Posts Tagged: value

When Measures Become Targets: How Index Investing Changes Indexes

in·dex noun : an indicator, sign, or measure of something. In Vietnam, under French colonial rule, there was a rat problem. To solve the rat infestation, the French offered a bounty on rats, which could be collected by delivering a rat’s tail as proof of murder. Many bounties were paid out, but the rat problem…

Will You Be a Gambler or the House In the Stock Market?

Blackjack odds are as good as you’ll get at most casinos. In most cases, the casino has just a 1% edge versus the gambler. So in a given night, you can go on a great run and win a lot of money playing blackjack. But of course if you played every day, all day, your…

Three Value Investors Meet in a Bar

Bill, Ernie and Sam—three lifelong value investors—met in a bar on November 30th, 2015. Bill was despondent. He’d underperformed the market by -47% over the past 10-years and was questioning his very belief in value. Ernie was happier. He’d done poorly in 2015, but over the last ten years he’d outperformed the market by +19%….

Is Dividend Yield Still A Value Factor for U.S. Stocks?

Value factors rely, for the most part, on some comparison between current price and some fundamental measure of a company’s production like sales, earnings, or cash flow. Dividend yield—dividends paid divided by price—has been in the stable of value factors for a long time. But does a high dividend yield indicate cheapness for a U.S….

Using the Price to Sales Ratio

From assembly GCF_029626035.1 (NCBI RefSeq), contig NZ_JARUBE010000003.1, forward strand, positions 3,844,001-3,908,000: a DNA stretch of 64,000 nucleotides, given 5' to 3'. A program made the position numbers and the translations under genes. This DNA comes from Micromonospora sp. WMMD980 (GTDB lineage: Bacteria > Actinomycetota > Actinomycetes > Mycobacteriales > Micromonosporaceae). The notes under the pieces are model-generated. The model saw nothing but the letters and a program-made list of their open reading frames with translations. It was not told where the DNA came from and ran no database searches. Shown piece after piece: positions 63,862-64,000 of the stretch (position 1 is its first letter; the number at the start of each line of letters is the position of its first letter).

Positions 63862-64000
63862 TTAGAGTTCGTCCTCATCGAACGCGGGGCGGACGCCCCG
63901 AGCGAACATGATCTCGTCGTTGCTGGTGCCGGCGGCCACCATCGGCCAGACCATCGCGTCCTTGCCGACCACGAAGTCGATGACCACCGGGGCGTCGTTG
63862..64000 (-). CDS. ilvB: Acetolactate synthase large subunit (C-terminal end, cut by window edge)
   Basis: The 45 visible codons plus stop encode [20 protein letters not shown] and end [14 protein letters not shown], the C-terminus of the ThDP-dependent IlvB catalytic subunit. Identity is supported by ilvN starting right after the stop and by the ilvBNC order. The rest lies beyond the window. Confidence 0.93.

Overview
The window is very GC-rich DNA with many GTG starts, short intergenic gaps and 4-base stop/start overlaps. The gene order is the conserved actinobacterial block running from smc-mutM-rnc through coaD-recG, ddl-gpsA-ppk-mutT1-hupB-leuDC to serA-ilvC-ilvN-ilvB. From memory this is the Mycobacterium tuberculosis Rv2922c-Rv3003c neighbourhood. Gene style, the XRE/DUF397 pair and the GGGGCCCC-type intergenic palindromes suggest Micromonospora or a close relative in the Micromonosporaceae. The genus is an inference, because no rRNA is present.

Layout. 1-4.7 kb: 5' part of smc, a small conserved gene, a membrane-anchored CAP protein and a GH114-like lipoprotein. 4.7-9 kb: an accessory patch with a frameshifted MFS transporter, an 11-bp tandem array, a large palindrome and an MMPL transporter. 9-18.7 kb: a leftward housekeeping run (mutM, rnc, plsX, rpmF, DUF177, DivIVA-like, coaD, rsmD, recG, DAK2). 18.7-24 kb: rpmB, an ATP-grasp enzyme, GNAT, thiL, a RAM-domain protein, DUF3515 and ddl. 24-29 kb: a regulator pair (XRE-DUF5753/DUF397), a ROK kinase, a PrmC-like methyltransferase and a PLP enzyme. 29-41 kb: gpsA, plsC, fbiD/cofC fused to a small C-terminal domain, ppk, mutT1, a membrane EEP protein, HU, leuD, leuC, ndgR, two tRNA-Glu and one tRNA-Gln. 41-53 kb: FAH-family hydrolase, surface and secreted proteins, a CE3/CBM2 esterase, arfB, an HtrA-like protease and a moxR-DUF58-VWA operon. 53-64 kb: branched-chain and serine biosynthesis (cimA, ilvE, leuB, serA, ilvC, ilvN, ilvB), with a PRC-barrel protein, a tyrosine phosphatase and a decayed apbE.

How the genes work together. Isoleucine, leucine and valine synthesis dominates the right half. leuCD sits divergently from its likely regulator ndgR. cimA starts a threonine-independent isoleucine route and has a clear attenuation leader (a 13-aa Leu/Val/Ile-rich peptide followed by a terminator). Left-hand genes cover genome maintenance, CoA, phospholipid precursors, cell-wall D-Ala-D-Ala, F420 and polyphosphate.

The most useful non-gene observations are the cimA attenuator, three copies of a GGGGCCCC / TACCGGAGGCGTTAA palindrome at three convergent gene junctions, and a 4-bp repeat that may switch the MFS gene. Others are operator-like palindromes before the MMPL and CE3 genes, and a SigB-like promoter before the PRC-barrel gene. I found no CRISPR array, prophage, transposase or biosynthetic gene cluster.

Price to sales is a very simple valuation ratio. It has the tendency to bias you towards lower margin and higher debt companies, all else equal, but it has still been a very effect measure of cheapness and a fine standalone factor for stock selection. Having explored the history of the ratio, let’s now turn…

Lessons from Market Extremes

We know that markets overdo it at extremes. At the market level, we call these bubbles or manias, panics or crashes. At the stock level, we call them glamour and value. Let’s collect some lessons from the best performing stocks from the two categories where investors have the most extreme (good or bad) expectations for…

A History of The Price-to-Sales Ratio

Price-to-sales is a very simple ratio. Arguably, it is the least nuanced and therefore least manipulated valuation measure. A sale, for the most part, is a sale. Unlike earnings, book value, and other fundamental measures which are sometimes more opinion than fact, sales is a more straightforward number. To be fair, there are still issues like aggressive revenue-recognition and…

Using the Price-to-Book Ratio

Having explored the history of the price-to-book ratio, we can now turn to its usefulness as a stock selection criterion. The data suggests a few important points about the price-to-book ratio: It has worked quite nicely in small-cap It has not worked as well in large-cap stocks Price-to-book delivers the best returns when it is used…

The Original Value Factor: Price-to-Book

Cheaper stocks have outperformed the market – Everyone As I write and think about “factor investing,” I worry about what Aruther Koestler called the “struggle against the deadening cumulative effect of saturation.” Value investing was revolutionary when Graham was writing about it, and was still fairly revolutionary when Fama/French, Lakonishok, and–shameless plug–Jim O’Shaughnessy (among others) were exploring it…

The O’Doul’s of Value Investing

Note: Please also read part two which corrects for a few outliers in the below results Traditional index funds are gaining record market share. The weight of each stock in these index funds is determined by its market capitalization. But bigger is not better. Enter fundamental index. These improved indexes weight stocks by variables “smarter” than…